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Comparison between a Three-Dimensional Simulation and Doppler Radar Data of a Tropical Squall Line: Transports of Mass, Momentum, Heat, and Moisture

Jean-Philippe LaforeCentre National de Recherche Météorologique (DMN/EERM and CNRS), Toulouse, France

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Jean-Luc RedelspergerCentre National de Recherche Météorologique (DMN/EERM and CNRS), Toulouse, France

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Geneviève JaubertCentre National de Recherche Météorologique (DMN/EERM and CNRS), Toulouse, France

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Abstract

Results from a detailed three-dimensional cloud model are extensively compared with Doppler radar data in the case of a fast-moving tropical squall line, observed during the COPT81 experiment. The comparisons use a two-dimensional statistical analysis, in which we consider each four-dimensional field as the sum of a two-dimensional averaged vertical field and a four-dimensional residual field, representative of along-line and temporal fluctuations. These fluctuations are analyzed by computing the time average of spatial variances and the temporal variance of spatial averages. The results indicate good agreement in both quality and quantity, particularly for the vertical velocity and line-normal wind. The consequences of this agreement are two-fold. First, a physical and comprehensive model of the convective part of a tropical squall line emerges that is coherent with both observations and simulations. This conceptual model emphasizes the importance of along-line fluctuations. Second, it is possible to use the simulation results to compute thermodynamic budgets and vertical transports of mass and momentum.

Both observations and simulations confirm that, for the convective part, the vertical transport of line-normal momentum is predominant relative to the along-line one. The line-normal transport cannot be either neglected or simply explained in terms of diffusion. The mean scale lifting and rear-to-front mean circulation give the mean structure of the momentum flux vertical profile. However, the transport due to convective eddies is important and serves to extend vertically the total transport. Except in the first kilometer, the effect of total advection is a loss of momentum at midlevels and a gain aloft. The pressure gradient across the convective part acts in opposition to the advection but is insufficient to neutralize it and to reach, at this scale, a steady state in the squall line's moving frame. For both observations and simulation, that results in a weak evolution of the convective part's structure.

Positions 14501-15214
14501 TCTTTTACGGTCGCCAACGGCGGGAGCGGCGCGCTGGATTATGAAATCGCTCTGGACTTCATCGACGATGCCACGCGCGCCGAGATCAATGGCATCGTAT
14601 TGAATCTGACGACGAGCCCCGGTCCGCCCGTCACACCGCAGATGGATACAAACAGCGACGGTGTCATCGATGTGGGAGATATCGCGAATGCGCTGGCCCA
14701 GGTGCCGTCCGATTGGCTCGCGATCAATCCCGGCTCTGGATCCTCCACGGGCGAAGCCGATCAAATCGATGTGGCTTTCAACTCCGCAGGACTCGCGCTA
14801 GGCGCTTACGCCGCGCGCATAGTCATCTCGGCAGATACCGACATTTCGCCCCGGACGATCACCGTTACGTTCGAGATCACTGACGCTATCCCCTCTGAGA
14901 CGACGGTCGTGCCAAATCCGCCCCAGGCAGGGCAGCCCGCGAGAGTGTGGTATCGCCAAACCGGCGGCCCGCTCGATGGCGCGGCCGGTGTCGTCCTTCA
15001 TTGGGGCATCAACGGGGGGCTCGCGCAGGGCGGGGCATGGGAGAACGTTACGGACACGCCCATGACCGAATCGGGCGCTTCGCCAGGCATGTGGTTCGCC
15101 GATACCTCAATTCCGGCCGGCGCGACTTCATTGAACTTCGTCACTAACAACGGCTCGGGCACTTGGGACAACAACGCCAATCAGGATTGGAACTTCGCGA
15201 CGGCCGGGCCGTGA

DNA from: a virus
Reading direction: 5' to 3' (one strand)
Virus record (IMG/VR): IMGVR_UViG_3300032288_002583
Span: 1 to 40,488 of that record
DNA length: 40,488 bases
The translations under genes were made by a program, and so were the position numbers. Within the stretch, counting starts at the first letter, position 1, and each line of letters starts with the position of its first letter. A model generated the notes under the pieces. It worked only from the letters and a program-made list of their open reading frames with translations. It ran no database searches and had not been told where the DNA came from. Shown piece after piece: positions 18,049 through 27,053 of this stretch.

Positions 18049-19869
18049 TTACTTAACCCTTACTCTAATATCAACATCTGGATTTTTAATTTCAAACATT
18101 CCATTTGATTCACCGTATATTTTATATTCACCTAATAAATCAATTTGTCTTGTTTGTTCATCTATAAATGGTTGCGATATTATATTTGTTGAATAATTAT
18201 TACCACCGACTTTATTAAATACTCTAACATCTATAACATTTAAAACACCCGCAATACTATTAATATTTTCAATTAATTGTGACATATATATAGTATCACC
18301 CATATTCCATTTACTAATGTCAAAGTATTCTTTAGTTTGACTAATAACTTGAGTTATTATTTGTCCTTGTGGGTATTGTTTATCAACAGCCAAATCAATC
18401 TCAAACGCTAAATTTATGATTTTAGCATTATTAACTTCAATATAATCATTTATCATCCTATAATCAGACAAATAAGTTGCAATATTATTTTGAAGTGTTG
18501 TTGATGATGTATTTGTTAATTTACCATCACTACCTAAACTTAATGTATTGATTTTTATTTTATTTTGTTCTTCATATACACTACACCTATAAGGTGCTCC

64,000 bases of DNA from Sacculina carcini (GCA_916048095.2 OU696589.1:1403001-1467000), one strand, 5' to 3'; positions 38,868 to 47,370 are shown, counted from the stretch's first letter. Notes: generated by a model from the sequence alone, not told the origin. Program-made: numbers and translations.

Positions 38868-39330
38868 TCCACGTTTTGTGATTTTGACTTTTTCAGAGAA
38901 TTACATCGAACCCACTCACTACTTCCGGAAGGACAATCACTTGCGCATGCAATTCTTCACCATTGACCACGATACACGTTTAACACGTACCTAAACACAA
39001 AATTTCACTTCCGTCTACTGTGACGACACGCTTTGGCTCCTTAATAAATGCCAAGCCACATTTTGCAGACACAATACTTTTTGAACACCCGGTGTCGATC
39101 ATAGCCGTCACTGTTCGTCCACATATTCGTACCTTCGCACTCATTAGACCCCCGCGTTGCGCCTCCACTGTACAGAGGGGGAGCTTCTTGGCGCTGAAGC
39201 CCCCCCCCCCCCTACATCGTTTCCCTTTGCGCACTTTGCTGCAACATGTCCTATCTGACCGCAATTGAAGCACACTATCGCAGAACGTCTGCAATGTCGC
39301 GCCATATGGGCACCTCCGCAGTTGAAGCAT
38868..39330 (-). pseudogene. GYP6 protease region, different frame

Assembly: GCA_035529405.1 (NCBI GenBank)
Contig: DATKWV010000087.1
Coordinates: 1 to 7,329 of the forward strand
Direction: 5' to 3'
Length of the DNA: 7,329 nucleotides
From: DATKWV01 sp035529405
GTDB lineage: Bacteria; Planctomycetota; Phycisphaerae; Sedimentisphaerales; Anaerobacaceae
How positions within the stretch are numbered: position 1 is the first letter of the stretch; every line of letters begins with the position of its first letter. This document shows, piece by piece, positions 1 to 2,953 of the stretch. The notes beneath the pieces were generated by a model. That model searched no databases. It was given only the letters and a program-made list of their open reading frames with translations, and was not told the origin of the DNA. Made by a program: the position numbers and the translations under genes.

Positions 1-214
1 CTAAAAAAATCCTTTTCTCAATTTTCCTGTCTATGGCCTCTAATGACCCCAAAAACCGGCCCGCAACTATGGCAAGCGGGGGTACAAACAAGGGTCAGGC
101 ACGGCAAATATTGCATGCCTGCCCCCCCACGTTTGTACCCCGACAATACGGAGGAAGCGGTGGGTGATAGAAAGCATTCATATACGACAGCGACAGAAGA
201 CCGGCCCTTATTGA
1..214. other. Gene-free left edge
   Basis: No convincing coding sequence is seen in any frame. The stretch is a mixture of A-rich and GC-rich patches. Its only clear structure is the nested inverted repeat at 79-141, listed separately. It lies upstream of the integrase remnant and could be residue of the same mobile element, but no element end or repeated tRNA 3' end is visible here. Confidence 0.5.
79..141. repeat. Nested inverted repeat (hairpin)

The latent heating provides a good approximation of the apparent heating source; nevertheless, computation of this latent heating should include rain evaporation. The computation of the apparent moisture sink necessitates that of its convective eddy transport. The transport due to convective eddies decouples the vertical distributions of heat and moisture. Normalization by the rainfall rate allowed us to compare successfully the simulated apparent heating source and moisture sink with previous diagnostic studies with larger time and space scales. We thus confirmed the double-peak structure of apparent humidity sink Q2 that is often seen in tropical budget composite studies. However, we propose a different interpretation through the vertical transport of Q2 by convective eddies.